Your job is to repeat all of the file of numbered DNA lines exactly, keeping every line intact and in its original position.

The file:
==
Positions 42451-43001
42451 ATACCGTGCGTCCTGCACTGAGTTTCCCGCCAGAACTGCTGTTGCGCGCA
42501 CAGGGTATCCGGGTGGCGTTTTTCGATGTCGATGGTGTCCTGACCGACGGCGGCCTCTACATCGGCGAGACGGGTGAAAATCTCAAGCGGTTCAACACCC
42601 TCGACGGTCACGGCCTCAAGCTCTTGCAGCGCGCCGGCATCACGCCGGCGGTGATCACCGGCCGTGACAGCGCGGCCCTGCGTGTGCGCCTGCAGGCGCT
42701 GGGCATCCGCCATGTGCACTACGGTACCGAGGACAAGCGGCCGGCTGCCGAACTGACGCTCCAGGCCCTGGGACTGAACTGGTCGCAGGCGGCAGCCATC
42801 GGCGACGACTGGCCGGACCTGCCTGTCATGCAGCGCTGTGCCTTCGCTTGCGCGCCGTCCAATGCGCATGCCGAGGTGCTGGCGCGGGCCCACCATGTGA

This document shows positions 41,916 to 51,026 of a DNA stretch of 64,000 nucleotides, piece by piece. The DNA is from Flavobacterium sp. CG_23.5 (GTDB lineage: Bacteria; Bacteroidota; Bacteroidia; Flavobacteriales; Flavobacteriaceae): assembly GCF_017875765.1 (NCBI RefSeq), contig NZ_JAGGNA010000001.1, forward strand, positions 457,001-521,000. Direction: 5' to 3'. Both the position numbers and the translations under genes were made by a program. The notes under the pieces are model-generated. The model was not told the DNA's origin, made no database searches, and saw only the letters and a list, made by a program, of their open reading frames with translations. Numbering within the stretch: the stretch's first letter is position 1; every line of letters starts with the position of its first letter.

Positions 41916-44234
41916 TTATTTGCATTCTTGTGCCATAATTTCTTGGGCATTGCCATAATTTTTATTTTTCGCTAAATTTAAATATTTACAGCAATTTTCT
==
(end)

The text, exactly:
Positions 42451-43001
42451 ATACCGTGCGTCCTGCACTGAGTTTCCCGCCAGAACTGCTGTTGCGCGCA
42501 CAGGGTATCCGGGTGGCGTTTTTCGATGTCGATGGTGTCCTGACCGACGGCGGCCTCTACATCGGCGAGACGGGTGAAAATCTCAAGCGGTTCAACACCC
42601 TCGACGGTCACGGCCTCAAGCTCTTGCAGCGCGCCGGCATCACGCCGGCGGTGATCACCGGCCGTGACAGCGCGGCCCTGCGTGTGCGCCTGCAGGCGCT
42701 GGGCATCCGCCATGTGCACTACGGTACCGAGGACAAGCGGCCGGCTGCCGAACTGACGCTCCAGGCCCTGGGACTGAACTGGTCGCAGGCGGCAGCCATC
42801 GGCGACGACTGGCCGGACCTGCCTGTCATGCAGCGCTGTGCCTTCGCTTGCGCGCCGTCCAATGCGCATGCCGAGGTGCTGGCGCGGGCCCACCATGTGA

This document shows positions 41,916 to 51,026 of a DNA stretch of 64,000 nucleotides, piece by piece. The DNA is from Flavobacterium sp. CG_23.5 (GTDB lineage: Bacteria; Bacteroidota; Bacteroidia; Flavobacteriales; Flavobacteriaceae): assembly GCF_017875765.1 (NCBI RefSeq), contig NZ_JAGGNA010000001.1, forward strand, positions 457,001-521,000. Direction: 5' to 3'. Both the position numbers and the translations under genes were made by a program. The notes under the pieces are model-generated. The model was not told the DNA's origin, made no database searches, and saw only the letters and a list, made by a program, of their open reading frames with translations. Numbering within the stretch: the stretch's first letter is position 1; every line of letters starts with the position of its first letter.

Positions 41916-44234
41916 TTATTTGCATTCTTGTGCCATAATTTCTTGGGCATTGCCATAATTTTTATTTTTCGCTAAATTTAAATATTTACAGCAATTTTCT